The road narrowed to four lanes. Vic went left at a country corners type mini-market place. Lake Number 12 was on the right, down in it’s own hole. Vic passed a Dari-Hut and a little shopping plaza built around a wholesale grocery outlet. A smooth right turn put her into the bedroom community of Shangri-La.
Mark’s place was a cute little pale blue house, maybe thirty years old, with clean white trim. The yard was more stone than grass, ringed by beauty bark and low-maintenance shrubs.
When Mark met her at front door he saw that her uniform was still immaculate at the end of the day. The unadorned star of her badge was pinned to her chest, a little piece of tradition harking back to the wild west days. Vic was a short wiry woman in pressed black slacks, a dark gray shirt with many pockets and a light gray tie. Hope had been playing with her sister Aliwe in her bedroom but heard her mother pull up and rushed out to hug her.
“I love you momma!”
Vic was very glad to see Hope once again, it had been almost a year since the Bite the Wax Tadpole concert. “I love you too, baby. Let’s go back inside and you can tell me what’s going on.”
It was possible for Hope to cry, that was a very expensive feature. And so the tears flowed as Hope told momma Vic about the thing in the treehouse and all the consequences that flowed out from it. The one thing Victoria couldn’t answer for Hope was why her body was different from the other girls, even from her sister Aliwe. Vic said, “I’m your mother, Hope, but I’m not your real mother. That’s Robyn. I already told you that. Yes we know you’re different but Robyn says she wants to explain all that to you herself.”
“Very soon. But first, tell me the first rule of this house.”
“Never go into the woods behind the house!” Hope and Aliwe said, in perfect unison.
“Okay! Well, tomorrow morning, Hope, I’m going to take you into the woods behind the house. But that rule still holds firm for you, Aliwe! Don’t even think of following us down there!”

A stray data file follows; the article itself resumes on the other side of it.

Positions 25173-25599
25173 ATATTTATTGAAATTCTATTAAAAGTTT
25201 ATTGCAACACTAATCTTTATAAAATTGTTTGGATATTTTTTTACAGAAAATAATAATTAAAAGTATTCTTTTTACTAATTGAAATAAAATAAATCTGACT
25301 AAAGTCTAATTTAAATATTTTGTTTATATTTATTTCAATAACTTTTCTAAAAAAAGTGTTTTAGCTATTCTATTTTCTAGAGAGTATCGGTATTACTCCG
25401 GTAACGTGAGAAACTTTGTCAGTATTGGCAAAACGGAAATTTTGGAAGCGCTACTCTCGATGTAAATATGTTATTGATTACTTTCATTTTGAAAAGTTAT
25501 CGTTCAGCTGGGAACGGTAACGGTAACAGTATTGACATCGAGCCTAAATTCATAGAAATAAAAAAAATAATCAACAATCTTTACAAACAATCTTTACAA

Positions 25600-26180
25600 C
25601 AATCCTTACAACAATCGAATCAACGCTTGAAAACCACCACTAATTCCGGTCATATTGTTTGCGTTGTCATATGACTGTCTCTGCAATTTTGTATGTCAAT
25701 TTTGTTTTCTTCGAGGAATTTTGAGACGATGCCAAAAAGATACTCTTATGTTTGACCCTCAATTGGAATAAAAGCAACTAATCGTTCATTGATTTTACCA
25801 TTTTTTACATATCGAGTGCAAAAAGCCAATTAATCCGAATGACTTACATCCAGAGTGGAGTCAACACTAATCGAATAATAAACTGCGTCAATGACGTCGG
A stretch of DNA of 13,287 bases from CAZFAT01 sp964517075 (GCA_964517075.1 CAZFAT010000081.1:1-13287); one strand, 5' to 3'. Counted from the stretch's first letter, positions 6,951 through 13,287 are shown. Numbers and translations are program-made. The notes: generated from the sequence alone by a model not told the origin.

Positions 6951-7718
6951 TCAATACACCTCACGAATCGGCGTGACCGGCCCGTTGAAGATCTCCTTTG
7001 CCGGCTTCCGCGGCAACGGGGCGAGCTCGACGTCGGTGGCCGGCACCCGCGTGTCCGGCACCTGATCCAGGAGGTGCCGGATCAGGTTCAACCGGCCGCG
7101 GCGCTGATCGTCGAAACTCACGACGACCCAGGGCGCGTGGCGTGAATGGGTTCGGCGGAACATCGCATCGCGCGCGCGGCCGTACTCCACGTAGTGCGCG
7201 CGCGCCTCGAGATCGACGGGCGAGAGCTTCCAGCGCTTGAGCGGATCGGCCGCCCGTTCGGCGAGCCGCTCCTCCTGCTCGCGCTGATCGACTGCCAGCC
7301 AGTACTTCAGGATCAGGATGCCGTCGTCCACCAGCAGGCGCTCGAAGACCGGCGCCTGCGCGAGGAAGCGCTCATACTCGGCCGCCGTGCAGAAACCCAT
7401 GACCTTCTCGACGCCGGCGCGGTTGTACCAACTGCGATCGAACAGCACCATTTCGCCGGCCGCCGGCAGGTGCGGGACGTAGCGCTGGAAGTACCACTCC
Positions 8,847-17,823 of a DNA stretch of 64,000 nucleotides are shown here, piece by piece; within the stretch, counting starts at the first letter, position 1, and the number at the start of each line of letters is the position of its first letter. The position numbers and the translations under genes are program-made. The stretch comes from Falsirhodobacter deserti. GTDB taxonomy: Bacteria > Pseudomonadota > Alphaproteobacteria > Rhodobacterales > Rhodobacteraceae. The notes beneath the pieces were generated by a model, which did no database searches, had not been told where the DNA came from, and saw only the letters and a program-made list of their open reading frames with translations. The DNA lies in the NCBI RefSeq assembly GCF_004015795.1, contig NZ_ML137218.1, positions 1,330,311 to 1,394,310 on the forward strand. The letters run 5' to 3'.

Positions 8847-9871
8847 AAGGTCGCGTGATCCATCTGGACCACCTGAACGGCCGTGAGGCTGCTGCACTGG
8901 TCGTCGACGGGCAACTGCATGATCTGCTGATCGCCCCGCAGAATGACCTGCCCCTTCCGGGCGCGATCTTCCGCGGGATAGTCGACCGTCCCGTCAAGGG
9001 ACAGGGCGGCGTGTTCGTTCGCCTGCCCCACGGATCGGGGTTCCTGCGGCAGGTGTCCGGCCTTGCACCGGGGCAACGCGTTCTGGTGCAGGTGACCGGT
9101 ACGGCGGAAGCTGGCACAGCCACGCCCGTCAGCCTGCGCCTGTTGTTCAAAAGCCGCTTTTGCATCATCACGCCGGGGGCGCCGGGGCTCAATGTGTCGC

After the fur trapping days and the gold and coal mining days the economy of the Green River was based on logging the pines of the productive timberlands all around. The US government became an insatiable customer for timber during the First World War, and most of the nearby hills were stripped bare. The tree-fellers spent their considerable pay in the town, just as the gold and coal miners had made Black Diamond a lively place in its day, so there was a trickle-down effect. The good times continued until the Depression of the 1930s.
As part of FDR’s New Deal Howard Hanson Dam was constructed just upriver, and this provided the enormous electric power needed by smelters to turn local bauxite into finished aluminum. This aluminum was used in four-engined bombers for the Pacific theater of the Second World War, built in nearby Renton. Snuggled in the gorge was an old US Army installation that used to be called Fort Shiprock, long since abandoned. For many years, the army performed live-fire artillery exercises there and the whole area was littered with hidden unexploded shells.
When the Cold War came to an end the army sold the land to King County and said, “See ya!” thus wiggling out of paying for cleanup. And the county tried to convert the land into a regional park with hiking trails for all who went on two or four feet, but that worked for about five minutes, maybe, before some children found a grenade and pulled the pin.
That was the Green River Gorge for you, filled with unexploded ordnance, mine shafts, cave holes, coal seams that still burned, and the stumps of giant trees long since gone, replaced by crap alder. So Fort Shiprock and the whole Green River Gorge remained a huge undeveloped green hole on the rolling hills before Cascade front even as million dollar trophy view homes began to appear on the slopes all around it. Eventually the B’nei Elohil offered to take the land off the county’s hands to build something they called Shangri-La, and the county was glad to be rid of it. At least the B’nei Elohim would be paying property taxes on it.
Shangri-La was hemmed all around by a tall concertina wire fence. The private Ring Road, miles of gravel along the perimeter, was patrolled night and day by a pair of Fallen Angels in a truck. Other angels ranged through the interior woods on trails known well to them, ever alert for trespassers.
The Ring Road provided access to hundreds of large homes on one acre sub-plots, all of them estates owned by senior members of Femina Caelestis. Robyn and Lilith owned one, Hunky and Dory owned another one. Most of the rest were owned by this or that Jill. One was Mark Felton’s house, where he lived with his wife Phyllis and Vic and Aliwe They were all nice homes but their location wasn’t ideal for the construction of home sites by any stretch of the imagination.